The plaintiff alleges that Henry "establishes specific standards governing vehicle use." In fact, the evidence shows that Henry does not have any specific standards for drivers' vehicles, other than they are, in fact, able to carry out the required deliveries. The Cartage Agreements provide that drivers' vehicles have to be licensed and insured, and drivers must supply their own insurance. However, this does not appear to impose any burden in addition to that which all motorists face.

The plaintiff provides only a limited response to the defendant's evidence in opposition to conditional certification. The plaintiff does note, accurately, that courts generally afford little importance to the so-called "happy camper" affidavits of co-workers, offered by defendant. See Chastain v. Cam, No. 13-1802-SI, 2014 WL 3734368, *5 (D. Or. July 8, 2014) (happy camper affidavits not considered at the conditional certification stage). The plaintiff also urges the court to ignore all evidence submitted by the defendant on the grounds that he "has not yet had the opportunity to test the veracity of these statements through deposition testimony." (Dkt. 55, at 14).

As to the evidence from Mr. Henry, this is inaccurate. Counsel for the plaintiff deposed Mr. Henry, in detail, over two separate days in February, 2014, with over 500 pages of transcript resulting. Of the particular issues raised in Henry's affidavit, it appears that plaintiff's counsel could and did make inquiry as to those subjects during the February depositions. For example, Henry asserts in response to the motion for conditional certification that it had no pre-set standard rate which it imposed for all deliveries, or even all routes, and that the requirement for the Xcelerator tracking system exists because its clients insist on it. (Dkt. 54, at p. 22 ¶ 15; p. 25 ¶ 27) ¶ 15).

At the same time, the evidentiary record before the court is far more limited than that presented in Folger. Most of the factual assertions in support of defendant's factual version of events comes not from Mr. Henry, but the affidavit of Breck Nickell, the defendant's President. ( Id. at 20-23, ¶¶ 1-3, 6, 8-19, 16-17, 20-21, 25, 29-33). There is no indication that plaintiff has had the opportunity to test Nickell's assertions through discovery.

In addition to Judge Belot's decision in Folger, Henry relies on a number of decisions which have denied certification, but the relevance of these cases here is limited.

As noted earlier, Folger involved a relatively rare circumstance where the issue of conditional certification arose after intensive discovery, including the depositions of the opt-in plaintiffs. As the court stressed, their individual reasons for the lack of payment for meal period work were "all across the board." 2014 WL 2885363, at *4. Indeed, the depositions showed that in many instances the opt-in plaintiffs had in fact been paid for work during break time. Finally, the court stressed that the plaintiff's allegations arose from a very small sample of the two thousand employees of the defendant.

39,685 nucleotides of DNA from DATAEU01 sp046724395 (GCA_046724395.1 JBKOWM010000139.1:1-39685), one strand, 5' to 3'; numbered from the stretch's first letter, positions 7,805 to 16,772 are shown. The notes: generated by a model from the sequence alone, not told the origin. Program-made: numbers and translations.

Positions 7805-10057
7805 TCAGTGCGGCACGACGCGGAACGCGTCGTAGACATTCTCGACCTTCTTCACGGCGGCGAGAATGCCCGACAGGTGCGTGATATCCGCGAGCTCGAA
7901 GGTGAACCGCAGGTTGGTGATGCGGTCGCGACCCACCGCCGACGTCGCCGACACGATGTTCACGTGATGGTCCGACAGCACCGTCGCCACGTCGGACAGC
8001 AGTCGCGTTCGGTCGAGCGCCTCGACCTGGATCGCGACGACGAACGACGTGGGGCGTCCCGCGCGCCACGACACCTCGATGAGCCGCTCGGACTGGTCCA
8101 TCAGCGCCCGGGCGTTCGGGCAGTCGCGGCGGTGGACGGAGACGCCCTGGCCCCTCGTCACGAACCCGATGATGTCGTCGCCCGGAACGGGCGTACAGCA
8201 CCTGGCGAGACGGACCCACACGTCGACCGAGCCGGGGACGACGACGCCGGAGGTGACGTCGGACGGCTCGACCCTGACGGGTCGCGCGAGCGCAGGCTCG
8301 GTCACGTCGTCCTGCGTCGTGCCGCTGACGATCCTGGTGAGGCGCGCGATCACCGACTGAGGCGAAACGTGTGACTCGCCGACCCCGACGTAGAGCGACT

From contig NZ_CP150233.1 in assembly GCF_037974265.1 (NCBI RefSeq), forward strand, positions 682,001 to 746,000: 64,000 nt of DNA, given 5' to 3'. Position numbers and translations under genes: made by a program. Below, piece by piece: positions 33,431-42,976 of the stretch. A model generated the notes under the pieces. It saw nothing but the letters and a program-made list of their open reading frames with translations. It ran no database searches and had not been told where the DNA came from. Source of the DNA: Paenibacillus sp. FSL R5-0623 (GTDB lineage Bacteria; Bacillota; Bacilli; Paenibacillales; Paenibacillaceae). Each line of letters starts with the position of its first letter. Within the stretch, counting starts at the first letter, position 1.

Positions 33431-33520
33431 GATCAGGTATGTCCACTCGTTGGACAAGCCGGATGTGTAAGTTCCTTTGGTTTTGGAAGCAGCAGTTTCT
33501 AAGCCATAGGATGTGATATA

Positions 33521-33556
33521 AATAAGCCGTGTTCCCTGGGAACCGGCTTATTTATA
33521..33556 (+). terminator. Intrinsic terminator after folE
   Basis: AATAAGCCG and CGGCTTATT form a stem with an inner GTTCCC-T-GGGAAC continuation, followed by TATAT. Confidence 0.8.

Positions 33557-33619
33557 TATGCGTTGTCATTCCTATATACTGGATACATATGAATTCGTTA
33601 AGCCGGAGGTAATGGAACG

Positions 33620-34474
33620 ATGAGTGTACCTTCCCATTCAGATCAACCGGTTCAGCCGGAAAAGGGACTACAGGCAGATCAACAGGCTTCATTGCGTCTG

In reaching his decision to deny, without prejudice, conditional discovery, Judge Belot also relied in part on Saleen v. Waste Management, 649 F.Supp.2d 937 (D. Minn. 2009) ("the Court is unaware of any court that has agreed with plaintiffs' position that evidence submitted by a defendant resisting conditional certification should be completely ignored"). In Saleen, the court denied conditional certification, although plaintiff had submitted 112 declarations of employees claiming to have been pressured to work through meal breaks. However, the defendant was a particularly large corporation and the declarations represented less than 1% of its work force. Further, defendant supplied evidence that in over 200, 000 instances, it had in fact paid for work during meal time, which undercut the notion of a company-wide policy of requiring unpaid meal-time work, and other evidence suggested that some workers were not paid for meal-time work because of local decisions by individual managers, not a company wide policy. Ultimately, the court stressed that the issue was "a close one, " and simply concluded that an earlier Magistrate Judge's decision denying conditional certification was not clearly erroneous.

In Bamgbose v. Delta-T Group, 684 F.Supp.2d 660 (E.D.Pa. 2010), the prospective class comprised some 11, 000 contract workers employed by a temporary healthcare staffing agency, which acted through various affiliates across the country. The plaintiff argued that the workers were similarly situated because the agency had a uniform policy of treating all workers as independent contractors, stressing particularly that the affiliates used a common intranet, telephone and payment system, and that the agency's coordinators "determine which healthcare workers receive opportunities." 684 F.Supp.2d at 668.

The court held that conditional certification required more than the allegation of uniform treatment:

The Court must analyze whether the healthcare workers are similarly situated with respect to the analysis it would engage in to determine whether the workers are employees or independent contractors. The Court cannot only look to Delta-T's uniform classification of the workers or its common payment procedures, intranet, and telephone systems. Instead, it must determine whether the proof to demonstrate that the workers are "employees" or "independent contractors" can be applied to the class as a whole.